Performance-Based Risk-Sharing Arrangements for Pharmaceutical Products in the United States: A Systematic Review

Source:
Medicines Management Collection
Publisher:
Journal Of Managed Care & Specialty Pharmacy
Publication date:
01 October 2017

Abstract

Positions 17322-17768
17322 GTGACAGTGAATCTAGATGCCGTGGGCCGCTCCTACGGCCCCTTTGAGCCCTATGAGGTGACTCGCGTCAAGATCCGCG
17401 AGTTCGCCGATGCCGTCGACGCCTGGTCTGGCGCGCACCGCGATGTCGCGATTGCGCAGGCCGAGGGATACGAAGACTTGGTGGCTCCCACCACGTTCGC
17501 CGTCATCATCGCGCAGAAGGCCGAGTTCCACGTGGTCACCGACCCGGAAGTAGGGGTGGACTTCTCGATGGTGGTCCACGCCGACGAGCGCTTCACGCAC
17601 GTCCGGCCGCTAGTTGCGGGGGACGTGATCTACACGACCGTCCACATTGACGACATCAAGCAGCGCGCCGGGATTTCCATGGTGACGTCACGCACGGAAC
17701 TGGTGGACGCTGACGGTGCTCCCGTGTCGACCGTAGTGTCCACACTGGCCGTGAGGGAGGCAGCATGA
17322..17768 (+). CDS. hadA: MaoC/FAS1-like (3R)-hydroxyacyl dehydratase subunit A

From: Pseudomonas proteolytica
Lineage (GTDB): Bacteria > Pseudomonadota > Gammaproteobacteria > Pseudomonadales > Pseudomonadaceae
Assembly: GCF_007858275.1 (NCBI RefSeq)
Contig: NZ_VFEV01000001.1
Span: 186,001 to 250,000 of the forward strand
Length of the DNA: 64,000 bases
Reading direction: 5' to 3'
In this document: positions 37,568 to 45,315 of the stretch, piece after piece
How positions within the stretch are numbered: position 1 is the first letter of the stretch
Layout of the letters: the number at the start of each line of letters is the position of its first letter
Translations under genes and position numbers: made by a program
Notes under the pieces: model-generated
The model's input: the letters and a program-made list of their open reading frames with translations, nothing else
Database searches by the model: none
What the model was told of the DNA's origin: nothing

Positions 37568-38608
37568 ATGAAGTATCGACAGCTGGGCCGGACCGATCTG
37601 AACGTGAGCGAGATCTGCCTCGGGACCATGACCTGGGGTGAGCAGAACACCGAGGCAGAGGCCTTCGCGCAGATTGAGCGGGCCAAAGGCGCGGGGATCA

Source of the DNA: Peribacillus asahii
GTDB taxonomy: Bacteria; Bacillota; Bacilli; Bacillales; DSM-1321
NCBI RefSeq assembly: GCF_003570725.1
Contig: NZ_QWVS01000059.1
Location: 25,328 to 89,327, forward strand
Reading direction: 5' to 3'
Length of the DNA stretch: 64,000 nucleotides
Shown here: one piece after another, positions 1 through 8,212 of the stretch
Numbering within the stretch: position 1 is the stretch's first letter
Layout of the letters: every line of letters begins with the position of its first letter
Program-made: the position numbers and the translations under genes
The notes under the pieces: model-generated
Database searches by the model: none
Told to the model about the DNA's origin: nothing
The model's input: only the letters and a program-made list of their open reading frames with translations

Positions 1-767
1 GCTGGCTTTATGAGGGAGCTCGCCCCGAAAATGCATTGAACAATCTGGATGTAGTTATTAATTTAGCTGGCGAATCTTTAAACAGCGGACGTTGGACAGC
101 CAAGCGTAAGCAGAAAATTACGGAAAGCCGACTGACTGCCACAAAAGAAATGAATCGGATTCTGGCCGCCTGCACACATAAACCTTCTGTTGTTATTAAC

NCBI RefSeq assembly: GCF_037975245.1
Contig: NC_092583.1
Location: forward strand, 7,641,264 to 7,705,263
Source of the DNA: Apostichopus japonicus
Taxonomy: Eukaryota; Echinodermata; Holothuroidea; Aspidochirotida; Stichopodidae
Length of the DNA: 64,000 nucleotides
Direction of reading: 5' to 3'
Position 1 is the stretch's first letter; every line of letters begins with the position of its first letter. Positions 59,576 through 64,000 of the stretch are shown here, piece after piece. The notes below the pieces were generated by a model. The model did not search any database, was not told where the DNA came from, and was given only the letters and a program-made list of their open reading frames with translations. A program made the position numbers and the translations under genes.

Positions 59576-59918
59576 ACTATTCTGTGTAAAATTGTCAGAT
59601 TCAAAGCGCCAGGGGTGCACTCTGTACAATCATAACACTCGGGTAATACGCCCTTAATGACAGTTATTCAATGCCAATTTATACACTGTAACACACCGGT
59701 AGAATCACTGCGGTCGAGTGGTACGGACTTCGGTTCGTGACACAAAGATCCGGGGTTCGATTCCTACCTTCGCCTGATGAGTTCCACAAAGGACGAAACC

BACKGROUND: Value for money is a growing necessity in today's U.S. health care system in which drug spending is expected to increase by an average rate of 6.7% yearly through 2025. In response to uncertainty about real-world clinical and economic outcomes for many drugs, health insurers and pharmacy benefit managers (PBMs) have implemented various contracts and arrangements with drug manufacturers that can collectively be described as performance-based risk-sharing arrangements (PBRSAs). Little is known about U.S.-specific PBRSAs for drugs. OBJECTIVES: To conduct a systematic review of U.S.-specific PBRSAs for drugs to describe (a) trends over time and (b) key aspects including outcome measures and terms of arrangements between stakeholders. METHODS: A systematic review was conducted in MEDLINE (January 1, 1946-April 1, 2017), Embase (January 1, 1988-April 1, 2017), and the grey literature (up to April 1, 2017) to identify publicly disclosed PBRSAs. Articles and conference abstracts were included if they were published in English and described a U.S.-specific PBRSA for a drug. Articles and conference abstracts were excluded if they only described a PBRSA similar to a money-back guarantee to patients. They were also excluded if they only described a PBRSA between a PBM and a health insurer in which the latter would receive a discount for patients nonadherent to a drug. Results were summarized as counts and percentages. RESULTS: From the literature review, 26 publicly disclosed PBRSAs were identified. Of these, 16 (62%) were announced or initiated from 2015 to 2017, and 10 (38%) were announced or initiated from 1997 to 2012. Thirteen (50%) PBRSAs involved cardiometabolic indications; 5 (19%) involved oncology indications; and 8 (31%) involved other indications. Categorized by health insurer or PBM, 10 (38%) PBRSAs involved large multistate insurers; 5 (19%) involved the Centers for Medicare & Medicaid Services; 7 (27%) involved regional insurers; 3 (12%) involved PBMs; and 1 (4%) involved multiple unspecified insurers. Regarding the most active drug manufacturers, Amgen initiated 5 (19%) PBRSAs and Novartis initiated 4 (15%). Relative to the initial FDA approval of a treatment, 15 (58%) PBRSAs were announced or initiated within 5 years, and 11 (42%) were announced or initiated more than 5 years later. For data collection, electronic medical record (EMR) data would have been an appropriate source for 12 (46%) PBRSAs; claims data would have been an appropriate source for 11 (42%) PBRSAs; and EMR and claims data would have been appropriate sources for 2 (8%) PBRSAs; no description of the outcome measures was available for 1 (4%) PBRSA. CONCLUSIONS: The number of publicly disclosed U.S.-specific PBRSAs for drugs has increased over the years. This review's findings confirm the interest of stakeholders in such arrangements and their confidence in the use of the selected outcome measures. Each PBRSA represents a timely collaboration among stakeholders to provide access to a drug while generating evidence to better elucidate its clinical and economic value. DISCLOSURES: No funding supported this systematic review. Yu is an employee and shareholder of Allergan. Chin reports personal fees from Formulary Resources. Oh and Farias have nothing to disclose. Study concept and design were primarily contributed by Yu, along with the other authors. All authors contributed to the collection and interpretation of the data. The manuscript was written by Yu, Chin, Oh, and Farias and revised by Yu and Chin, along with the other authors.